What Is Unconscious Bias and How Do You Avoid It?
By: Julie Hand
June 7, 2018
As Moira Forbes rose through the ranks of her family’s global publishing brand Forbes Media, she quickly realized she was up against a hidden part of herself. Like everyone, this superwoman had her own blind spots (aka unconscious biases), that she had to face and overcome on the road to success.
In a recent Bulletproof Radio (iTunes) podcast episode, Forbes explains how unconscious biases — automatic assumptions you make about certain groups of people — can determine how you approach a situation.
The concept recently made headlines when coffee giant Starbucks closed all its stores one afternoon last month to give its employees unconscious bias training. The move was in response to an incident at a Philadelphia Starbucks in April, when two African American men were arrested after asking to use the restroom.
Read on to find out how Forbes identifies and corrects her own unconscious biases, both in the workplace and at home, and tips on how you can do the same.
What is an unconscious bias?
Unconscious biases are learned and deeply ingrained stereotypes about other people based on traits like gender, social class, race, and height and weight. These hidden judgments can extend to a person’s educational level, disability, sexuality, accent, social status, and job title.
While unconscious biases are automatic and unintentional, they can influence behavior. When your unconscious biases go unchecked, they can cause you to make poor decisions in your personal and professional lives.
How do unconscious biases affect everyday life?
Unconscious biases are everywhere. They’re at the doctor’s office — physicians show racial bias when making decisions about patient care; in the classroom, teachers treat students differently depending on their skin color; judges and jurors struggle with unconscious bias in the courtroom; and in politics, biases influence who people vote for and why. Looks count too. One study found the taller you are, the better you fare in the workplace, especially as a CEO.
Why do you have unconscious biases?
The idea is unsettling — that unconscious biases could affect your decision-making, or that you might be negatively impacted by someone else’s blind spots. But unconscious biases developed in your psyche for a reason.
According to Harvard research, humans classify people by age, weight, skin color, and gender as a way to process information about them. The brain hits decision fatigue after an onslaught of numerous daily decisions. Unconscious biases free up mental space, allowing you to focus on other tasks.
But classifying people like this becomes a problem when it causes you to make assumptions about others that may not be accurate. For instance, you might call an ambitious female employee “aggressive,” or choose not to invite your child’s friend to a birthday party because he is “different.”
How to detect and avoid unconscious biases
There are ways to identify and correct your unconscious biases. Forbes explains how she uncovers her own blind spots, and how you can too:
Learn to listen
“The moment I feel like I’m about to talk and weigh in [on a conversation], I actively take a step back and let everyone [else] bring their thoughts to the table first,” says Forbes. “This keeps me grounded and also keeps me focused on convening all the different viewpoints that we bring together.”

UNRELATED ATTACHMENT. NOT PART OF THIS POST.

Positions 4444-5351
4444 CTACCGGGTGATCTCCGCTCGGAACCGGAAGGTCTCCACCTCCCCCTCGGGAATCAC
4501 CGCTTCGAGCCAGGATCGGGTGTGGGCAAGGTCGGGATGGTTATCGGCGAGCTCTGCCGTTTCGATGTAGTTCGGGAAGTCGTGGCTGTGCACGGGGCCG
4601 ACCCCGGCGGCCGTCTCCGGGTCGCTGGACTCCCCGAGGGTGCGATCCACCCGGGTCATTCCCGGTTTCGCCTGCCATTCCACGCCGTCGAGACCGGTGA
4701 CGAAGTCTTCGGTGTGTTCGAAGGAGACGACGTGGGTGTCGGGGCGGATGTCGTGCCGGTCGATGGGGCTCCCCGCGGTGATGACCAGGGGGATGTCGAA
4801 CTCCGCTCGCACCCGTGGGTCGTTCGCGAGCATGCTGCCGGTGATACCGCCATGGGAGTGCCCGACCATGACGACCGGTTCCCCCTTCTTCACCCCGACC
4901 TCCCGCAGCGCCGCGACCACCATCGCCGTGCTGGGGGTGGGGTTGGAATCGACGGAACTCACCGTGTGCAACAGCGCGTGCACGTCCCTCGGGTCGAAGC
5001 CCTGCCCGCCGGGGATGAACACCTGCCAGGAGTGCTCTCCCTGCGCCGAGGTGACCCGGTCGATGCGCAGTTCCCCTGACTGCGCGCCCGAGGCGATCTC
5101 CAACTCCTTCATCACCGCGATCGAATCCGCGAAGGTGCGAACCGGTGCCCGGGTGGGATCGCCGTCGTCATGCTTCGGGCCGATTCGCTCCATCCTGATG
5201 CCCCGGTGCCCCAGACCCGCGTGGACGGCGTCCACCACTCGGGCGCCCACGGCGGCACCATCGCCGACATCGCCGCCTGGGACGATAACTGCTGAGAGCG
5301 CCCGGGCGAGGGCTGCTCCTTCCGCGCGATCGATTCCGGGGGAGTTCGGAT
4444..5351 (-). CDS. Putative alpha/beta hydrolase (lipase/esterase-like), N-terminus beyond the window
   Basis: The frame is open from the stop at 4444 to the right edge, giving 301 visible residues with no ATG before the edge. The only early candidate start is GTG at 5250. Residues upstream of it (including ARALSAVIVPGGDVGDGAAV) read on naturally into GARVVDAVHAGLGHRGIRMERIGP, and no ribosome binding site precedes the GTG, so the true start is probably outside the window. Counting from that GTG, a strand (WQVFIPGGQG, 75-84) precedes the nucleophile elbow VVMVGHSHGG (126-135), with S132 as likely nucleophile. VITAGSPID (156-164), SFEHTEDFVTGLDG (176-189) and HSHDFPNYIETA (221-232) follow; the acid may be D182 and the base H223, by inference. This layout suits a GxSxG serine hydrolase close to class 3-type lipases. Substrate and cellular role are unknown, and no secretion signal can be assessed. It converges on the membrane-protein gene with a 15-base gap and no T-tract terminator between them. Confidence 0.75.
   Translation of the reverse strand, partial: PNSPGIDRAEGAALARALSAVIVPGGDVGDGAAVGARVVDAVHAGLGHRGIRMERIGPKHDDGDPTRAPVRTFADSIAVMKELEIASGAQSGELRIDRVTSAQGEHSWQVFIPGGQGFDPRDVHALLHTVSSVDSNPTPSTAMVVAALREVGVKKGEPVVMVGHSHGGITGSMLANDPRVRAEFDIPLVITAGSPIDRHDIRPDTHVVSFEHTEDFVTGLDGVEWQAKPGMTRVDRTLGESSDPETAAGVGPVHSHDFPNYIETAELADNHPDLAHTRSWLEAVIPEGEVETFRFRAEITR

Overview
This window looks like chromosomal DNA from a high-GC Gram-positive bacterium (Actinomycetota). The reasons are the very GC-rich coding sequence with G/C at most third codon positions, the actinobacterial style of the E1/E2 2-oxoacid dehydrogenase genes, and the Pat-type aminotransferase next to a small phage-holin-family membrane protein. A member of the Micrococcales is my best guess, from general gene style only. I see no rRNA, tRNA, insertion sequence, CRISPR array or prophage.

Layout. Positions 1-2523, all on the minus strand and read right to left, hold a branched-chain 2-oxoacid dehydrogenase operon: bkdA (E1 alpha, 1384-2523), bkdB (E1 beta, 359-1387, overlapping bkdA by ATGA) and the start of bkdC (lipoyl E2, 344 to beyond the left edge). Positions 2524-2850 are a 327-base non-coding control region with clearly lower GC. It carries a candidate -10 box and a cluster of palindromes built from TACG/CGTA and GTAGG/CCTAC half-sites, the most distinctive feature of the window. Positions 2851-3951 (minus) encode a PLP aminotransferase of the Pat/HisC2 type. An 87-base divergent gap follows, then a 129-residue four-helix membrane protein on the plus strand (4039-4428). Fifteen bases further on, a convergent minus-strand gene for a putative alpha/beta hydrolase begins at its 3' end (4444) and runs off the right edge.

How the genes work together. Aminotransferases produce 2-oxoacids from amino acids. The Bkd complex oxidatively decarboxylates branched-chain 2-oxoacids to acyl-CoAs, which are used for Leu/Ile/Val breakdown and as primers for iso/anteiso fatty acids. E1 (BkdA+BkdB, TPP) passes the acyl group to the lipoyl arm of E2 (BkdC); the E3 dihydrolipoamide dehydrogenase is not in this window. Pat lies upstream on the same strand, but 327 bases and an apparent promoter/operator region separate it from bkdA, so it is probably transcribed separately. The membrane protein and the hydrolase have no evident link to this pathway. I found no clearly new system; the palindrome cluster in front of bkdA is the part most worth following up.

Give active listening a try. While listening to someone, ask open-ended questions, tune in to their feelings, and summarize what they’ve said. 
Take a pause
“For me, I always find pauses,” says Forbes. “If I feel like I’m getting swept up in the moment and it’s just too much, I literally have to hit reset and pause.” At work, she tries to take moments throughout the day to clear her head, even if that just means walking out of the room, or doing a quick three-minute meditation.
“With my kids sometimes it’s running into the kitchen, just trying to get away,” she adds. “But when you take that moment to pause and recharge, it levels you and it allows you to think versus always reacting on emotion.”
Make sure to take short breaks and pause throughout the day, especially when you feel overwhelmed. Often a quick walk to the water cooler or a chat with a co-worker is enough. Or you can try Forbes’ strategy and do a speedy meditation (you can find good ones here and here).
Not only is meditation a great calming tool, it can also boost your concentration and improve your attention to detail when you’re stressed. This helps you to approach a situation with a clearer mind.
Surround yourself with people who are different from you
“The more you surround yourself and push yourself to have people who are so fundamentally different from you, [the more you understand your blind spots],” says Forbes. “I always want people to come at a situation and bring very, very different vantage points because then it starts to test me in terms of how I react and how I think.”
Being around people from different backgrounds keeps you on your toes — it challenges your belief systems and pushes you to see things from another perspective. You’ll start to appreciate different viewpoints, become more accepting, and begin to respect people more for who they are, rather than for how you think they should be or act.
Try this: Spend time with someone who holds a different political viewpoint than you. Rather than challenging them as soon as they start to speak, try listening to what they have to say, and then pause. See if any thoughts or insights come to mind that tell you about your own personal biases. The more you practice stepping back before reacting, the more equipped you’ll be to root out those blind spots and consciously make better decisions.
Ready to uncover any hidden biases you may have? Take this test to get started.
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